From A to Z, Here Are 26 Kinks and Fetishes You Should Know About –

From A to Z, Here Are 26 Kinks and Fetishes You Should Know About

Although kink is becoming increasingly mainstream, most of it is still rooted in subcultures. And because these communities tend to have their own terms and definitions, reading about kink may leave you lost in the dark if you’re curious about exploring the subject. A fetish technically refers to an attraction to an inanimate object, although this includes body parts, such as feet (like a foot fetish). Kink means sexual activities that fall outside of sex that society traditionally considers acceptable. That can include everything from role-playing to Shibari to impact play. Have I lost you yet? To better orient yourself in the world of kink, check out this glossary Glamour created of 26 fairly common kink words—one for each letter of the alphabet, of course. Who knows? Maybe one (or more!) of them applies to you.

A is for Age PlayAge play is a form of role play in which one or both partners pretend to be (and get off on being) an age other than their own. A common example is “daddy dominant/baby girl.” If you’re calling someone “daddy” in bed—or, perhaps more commonly, “baby”—you may already be engaging in light age play. Using these terms is totally OK if everyone involved is into it! “It involves consent of all involved,” explains sex therapist David Ortmann, author of Sexual Outsiders: Understanding BDSM Sexualities and Communities. A more “far out” example of age play is adult babies, in which one party enjoys wearing a diaper and role-playing as baby. If age play turns you on, start out slow by using words like “baby,” or the very on-trend “daddy.”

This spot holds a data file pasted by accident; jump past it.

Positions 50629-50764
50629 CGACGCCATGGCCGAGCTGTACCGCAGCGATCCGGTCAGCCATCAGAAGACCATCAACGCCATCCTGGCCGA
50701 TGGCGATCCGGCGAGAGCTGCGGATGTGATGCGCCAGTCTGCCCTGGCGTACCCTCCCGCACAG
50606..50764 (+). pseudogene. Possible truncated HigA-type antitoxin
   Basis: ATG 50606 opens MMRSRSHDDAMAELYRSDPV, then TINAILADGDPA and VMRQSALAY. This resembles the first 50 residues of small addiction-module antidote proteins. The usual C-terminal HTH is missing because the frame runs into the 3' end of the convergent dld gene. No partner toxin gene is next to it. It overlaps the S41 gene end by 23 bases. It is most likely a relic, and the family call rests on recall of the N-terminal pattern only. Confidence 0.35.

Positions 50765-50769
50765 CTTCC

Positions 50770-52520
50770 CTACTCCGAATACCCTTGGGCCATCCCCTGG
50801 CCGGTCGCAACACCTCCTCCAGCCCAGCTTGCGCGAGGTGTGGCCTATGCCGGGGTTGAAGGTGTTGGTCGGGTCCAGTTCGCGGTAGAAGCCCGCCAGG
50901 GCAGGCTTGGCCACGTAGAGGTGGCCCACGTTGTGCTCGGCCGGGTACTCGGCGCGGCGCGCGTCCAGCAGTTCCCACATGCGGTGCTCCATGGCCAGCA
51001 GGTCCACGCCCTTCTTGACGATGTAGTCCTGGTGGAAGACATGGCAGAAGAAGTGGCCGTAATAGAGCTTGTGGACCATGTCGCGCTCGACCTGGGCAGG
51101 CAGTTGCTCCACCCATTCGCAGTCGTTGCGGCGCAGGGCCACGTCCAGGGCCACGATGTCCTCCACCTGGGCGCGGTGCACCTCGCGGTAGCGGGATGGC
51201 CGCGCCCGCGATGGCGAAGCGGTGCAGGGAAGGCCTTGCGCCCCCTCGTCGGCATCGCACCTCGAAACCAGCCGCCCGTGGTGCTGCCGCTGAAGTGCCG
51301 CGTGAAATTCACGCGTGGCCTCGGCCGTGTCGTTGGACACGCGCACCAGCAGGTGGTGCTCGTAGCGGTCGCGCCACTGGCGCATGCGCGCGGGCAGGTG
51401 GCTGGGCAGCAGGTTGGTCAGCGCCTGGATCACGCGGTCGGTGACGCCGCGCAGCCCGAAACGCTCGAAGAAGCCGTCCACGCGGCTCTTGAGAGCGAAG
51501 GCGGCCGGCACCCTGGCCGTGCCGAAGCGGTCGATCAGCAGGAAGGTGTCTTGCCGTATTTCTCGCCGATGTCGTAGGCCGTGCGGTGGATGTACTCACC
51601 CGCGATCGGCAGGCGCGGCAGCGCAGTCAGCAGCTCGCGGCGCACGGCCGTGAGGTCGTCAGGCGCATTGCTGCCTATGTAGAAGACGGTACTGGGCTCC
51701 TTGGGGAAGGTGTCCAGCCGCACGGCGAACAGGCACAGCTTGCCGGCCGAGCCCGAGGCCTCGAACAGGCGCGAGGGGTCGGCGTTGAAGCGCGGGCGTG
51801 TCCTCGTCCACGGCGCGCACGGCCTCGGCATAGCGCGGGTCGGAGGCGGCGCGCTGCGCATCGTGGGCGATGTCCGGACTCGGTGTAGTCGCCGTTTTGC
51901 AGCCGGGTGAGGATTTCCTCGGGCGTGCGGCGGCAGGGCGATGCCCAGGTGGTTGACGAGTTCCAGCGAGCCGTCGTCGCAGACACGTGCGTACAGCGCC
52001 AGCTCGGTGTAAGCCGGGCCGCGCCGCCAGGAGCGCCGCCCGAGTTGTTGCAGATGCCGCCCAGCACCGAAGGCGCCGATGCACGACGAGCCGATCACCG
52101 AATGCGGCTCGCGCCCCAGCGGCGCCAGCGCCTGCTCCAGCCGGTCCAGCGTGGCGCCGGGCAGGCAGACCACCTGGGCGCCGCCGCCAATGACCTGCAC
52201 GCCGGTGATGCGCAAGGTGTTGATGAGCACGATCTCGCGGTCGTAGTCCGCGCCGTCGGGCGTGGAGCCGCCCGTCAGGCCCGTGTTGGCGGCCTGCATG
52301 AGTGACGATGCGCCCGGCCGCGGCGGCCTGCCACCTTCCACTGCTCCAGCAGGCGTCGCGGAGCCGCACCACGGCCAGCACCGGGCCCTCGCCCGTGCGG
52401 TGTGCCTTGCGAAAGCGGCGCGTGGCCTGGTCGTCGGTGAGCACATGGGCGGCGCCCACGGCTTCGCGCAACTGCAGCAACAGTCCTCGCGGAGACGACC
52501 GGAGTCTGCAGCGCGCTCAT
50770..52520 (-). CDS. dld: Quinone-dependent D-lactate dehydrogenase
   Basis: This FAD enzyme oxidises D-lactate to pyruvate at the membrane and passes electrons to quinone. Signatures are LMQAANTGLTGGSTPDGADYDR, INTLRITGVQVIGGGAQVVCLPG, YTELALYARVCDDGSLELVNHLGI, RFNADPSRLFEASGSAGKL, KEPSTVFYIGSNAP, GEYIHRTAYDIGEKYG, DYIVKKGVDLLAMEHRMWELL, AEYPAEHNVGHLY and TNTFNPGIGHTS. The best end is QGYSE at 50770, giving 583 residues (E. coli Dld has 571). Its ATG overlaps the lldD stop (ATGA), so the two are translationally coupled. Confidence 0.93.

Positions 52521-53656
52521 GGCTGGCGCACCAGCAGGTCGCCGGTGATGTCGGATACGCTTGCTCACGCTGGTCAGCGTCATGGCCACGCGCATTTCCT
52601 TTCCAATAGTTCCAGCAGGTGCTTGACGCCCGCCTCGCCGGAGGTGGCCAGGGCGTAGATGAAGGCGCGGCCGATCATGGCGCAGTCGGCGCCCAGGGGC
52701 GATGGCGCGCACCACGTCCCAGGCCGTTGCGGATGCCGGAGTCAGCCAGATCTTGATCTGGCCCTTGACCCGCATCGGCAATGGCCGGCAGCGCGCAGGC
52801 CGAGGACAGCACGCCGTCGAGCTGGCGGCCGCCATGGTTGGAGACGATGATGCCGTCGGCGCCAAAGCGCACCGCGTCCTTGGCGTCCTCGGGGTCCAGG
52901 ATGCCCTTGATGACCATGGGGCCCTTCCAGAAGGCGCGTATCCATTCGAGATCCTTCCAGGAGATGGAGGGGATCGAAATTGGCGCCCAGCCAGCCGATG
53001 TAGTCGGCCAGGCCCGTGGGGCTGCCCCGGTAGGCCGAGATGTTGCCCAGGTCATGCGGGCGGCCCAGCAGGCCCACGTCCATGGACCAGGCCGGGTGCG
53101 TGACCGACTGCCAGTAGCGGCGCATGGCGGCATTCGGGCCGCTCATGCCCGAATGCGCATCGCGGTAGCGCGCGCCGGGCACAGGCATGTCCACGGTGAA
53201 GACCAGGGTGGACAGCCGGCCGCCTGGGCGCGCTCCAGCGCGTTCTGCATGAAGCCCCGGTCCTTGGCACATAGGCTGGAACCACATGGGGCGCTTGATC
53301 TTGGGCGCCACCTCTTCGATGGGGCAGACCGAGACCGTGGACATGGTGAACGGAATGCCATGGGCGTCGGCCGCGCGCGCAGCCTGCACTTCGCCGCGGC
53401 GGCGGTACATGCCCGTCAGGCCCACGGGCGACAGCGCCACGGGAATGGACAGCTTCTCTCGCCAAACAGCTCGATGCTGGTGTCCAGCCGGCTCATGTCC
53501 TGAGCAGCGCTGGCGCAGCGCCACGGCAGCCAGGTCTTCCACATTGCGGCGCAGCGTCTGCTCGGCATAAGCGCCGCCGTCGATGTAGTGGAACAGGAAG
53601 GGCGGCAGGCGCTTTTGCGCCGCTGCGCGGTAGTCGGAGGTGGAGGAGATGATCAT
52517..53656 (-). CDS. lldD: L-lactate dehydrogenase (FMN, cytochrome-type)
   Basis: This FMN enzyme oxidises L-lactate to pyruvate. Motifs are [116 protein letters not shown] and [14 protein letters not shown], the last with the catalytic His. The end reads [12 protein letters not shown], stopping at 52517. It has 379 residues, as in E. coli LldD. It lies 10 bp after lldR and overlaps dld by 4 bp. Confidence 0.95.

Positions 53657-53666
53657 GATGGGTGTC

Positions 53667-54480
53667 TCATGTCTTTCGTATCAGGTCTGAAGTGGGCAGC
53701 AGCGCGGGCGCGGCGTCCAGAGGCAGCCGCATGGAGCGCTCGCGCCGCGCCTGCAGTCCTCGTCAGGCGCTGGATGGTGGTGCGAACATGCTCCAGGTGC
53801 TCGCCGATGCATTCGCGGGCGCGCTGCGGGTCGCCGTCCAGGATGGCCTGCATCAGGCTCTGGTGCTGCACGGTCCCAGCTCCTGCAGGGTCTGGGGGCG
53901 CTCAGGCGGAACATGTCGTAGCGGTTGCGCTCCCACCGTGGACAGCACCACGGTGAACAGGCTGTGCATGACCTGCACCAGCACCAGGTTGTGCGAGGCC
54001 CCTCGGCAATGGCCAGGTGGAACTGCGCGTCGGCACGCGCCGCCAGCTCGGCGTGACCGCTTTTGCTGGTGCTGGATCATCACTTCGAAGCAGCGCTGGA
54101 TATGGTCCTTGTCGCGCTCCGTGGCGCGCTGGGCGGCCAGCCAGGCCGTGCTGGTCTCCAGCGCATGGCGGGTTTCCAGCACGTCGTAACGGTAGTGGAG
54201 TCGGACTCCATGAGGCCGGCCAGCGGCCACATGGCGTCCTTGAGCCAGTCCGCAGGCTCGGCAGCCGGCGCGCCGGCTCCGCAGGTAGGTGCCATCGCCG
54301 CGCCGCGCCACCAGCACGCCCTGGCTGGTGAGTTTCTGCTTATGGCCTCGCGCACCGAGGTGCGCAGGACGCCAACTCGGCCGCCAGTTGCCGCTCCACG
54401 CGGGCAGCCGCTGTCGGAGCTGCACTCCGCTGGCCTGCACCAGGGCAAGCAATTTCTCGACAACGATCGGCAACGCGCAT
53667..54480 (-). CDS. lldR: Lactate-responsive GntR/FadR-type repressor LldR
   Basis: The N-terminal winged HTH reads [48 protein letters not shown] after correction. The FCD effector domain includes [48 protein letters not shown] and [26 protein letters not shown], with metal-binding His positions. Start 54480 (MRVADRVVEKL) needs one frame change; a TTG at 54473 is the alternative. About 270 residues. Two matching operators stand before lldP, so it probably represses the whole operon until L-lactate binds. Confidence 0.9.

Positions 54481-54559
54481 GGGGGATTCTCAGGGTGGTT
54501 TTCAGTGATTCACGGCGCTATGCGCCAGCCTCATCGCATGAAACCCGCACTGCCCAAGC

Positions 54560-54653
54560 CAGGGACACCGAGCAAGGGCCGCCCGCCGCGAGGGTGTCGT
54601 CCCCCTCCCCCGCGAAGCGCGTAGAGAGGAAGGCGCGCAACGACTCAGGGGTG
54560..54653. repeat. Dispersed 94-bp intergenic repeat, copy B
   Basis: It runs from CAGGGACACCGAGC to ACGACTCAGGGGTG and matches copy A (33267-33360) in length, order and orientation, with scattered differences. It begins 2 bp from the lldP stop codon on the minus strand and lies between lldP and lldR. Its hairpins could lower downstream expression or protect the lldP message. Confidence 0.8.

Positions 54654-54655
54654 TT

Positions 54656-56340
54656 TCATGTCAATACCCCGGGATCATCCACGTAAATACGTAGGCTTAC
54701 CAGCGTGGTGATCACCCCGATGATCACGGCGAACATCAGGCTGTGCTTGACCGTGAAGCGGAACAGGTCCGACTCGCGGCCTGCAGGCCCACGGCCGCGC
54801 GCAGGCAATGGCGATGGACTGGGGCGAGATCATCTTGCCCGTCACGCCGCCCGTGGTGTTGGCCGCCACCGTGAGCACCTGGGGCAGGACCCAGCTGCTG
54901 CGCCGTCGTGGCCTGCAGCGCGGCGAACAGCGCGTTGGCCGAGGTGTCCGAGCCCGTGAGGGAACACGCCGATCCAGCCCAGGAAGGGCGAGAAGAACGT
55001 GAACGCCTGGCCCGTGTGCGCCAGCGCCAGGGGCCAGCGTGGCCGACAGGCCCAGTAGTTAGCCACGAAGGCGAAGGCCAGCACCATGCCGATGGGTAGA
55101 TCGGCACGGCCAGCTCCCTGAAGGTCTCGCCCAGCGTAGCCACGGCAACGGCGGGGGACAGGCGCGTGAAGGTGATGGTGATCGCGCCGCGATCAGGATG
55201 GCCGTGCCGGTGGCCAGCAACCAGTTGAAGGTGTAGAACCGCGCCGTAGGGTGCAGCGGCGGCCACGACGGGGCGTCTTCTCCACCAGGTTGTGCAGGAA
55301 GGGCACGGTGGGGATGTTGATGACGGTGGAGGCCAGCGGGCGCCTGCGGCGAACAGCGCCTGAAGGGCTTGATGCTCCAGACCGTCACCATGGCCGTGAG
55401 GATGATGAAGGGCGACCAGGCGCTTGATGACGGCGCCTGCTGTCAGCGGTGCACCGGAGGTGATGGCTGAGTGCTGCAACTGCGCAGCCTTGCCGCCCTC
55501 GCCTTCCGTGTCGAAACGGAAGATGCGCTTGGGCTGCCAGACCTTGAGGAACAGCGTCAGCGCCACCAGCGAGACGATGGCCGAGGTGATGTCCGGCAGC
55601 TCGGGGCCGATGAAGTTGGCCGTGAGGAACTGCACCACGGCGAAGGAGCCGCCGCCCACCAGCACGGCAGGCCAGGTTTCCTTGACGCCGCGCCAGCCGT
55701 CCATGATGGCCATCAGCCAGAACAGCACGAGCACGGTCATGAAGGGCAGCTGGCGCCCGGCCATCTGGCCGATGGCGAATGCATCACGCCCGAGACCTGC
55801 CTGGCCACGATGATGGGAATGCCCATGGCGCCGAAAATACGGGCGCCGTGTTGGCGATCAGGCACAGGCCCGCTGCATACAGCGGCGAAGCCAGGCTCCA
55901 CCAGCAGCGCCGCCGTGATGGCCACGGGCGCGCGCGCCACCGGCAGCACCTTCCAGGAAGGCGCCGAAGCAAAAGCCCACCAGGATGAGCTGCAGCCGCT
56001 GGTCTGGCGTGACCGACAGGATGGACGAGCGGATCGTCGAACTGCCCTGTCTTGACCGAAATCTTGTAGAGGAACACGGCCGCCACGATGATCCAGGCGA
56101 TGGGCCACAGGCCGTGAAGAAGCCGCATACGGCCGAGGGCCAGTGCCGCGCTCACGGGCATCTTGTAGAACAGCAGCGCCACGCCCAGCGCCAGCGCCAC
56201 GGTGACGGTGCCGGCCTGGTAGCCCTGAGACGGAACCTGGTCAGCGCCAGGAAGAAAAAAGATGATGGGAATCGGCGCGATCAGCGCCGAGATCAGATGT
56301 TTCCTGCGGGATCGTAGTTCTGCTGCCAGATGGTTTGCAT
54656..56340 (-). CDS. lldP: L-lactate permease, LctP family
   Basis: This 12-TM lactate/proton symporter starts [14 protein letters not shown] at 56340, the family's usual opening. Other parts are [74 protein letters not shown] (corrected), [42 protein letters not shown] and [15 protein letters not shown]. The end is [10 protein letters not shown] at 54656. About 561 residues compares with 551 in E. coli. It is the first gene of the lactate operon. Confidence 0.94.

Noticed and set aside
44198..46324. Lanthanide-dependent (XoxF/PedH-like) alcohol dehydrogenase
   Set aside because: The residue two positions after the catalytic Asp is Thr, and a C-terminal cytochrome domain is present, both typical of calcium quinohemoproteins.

B is for Bondage

Bondage is a form of restraint. It’s a sex act within the BDSM umbrella in which one partner is bound. Some people enjoy being tied up; some enjoy tying up their partner; and others like both. Someone who enjoys both the dominant and submissive role is referred to as a “switch.” Bondage uses kinky toys such as handcuffs or rope. You can tie someone up to a bed frame or, if your bed frame isn’t kink-compatible, you could start by simply binding the arms together. To up the ante, you can purchase shackle mounts or suspension bars.

C is for Cuckolding“Traditionally, cuckolding is when a heterosexual couple agrees to both explore the turn-on of the female sleeping with other men and humiliate her male partner about the fact that she’s sleeping with someone else,” says sex educator Tina Horn, host of the podcast Why Are People Into That?!. The male partner need not be present—perhaps he gets off on his wife having unprotected sex with someone else. However, people of all genders and orientations can enjoy cuckolding varieties. If you’re turned on by the idea of your partner sleeping with others, yet don’t necessarily want to go through the emotional tax and health risk of them literally having unprotected sex with others, you can explore this kink through dirty talk.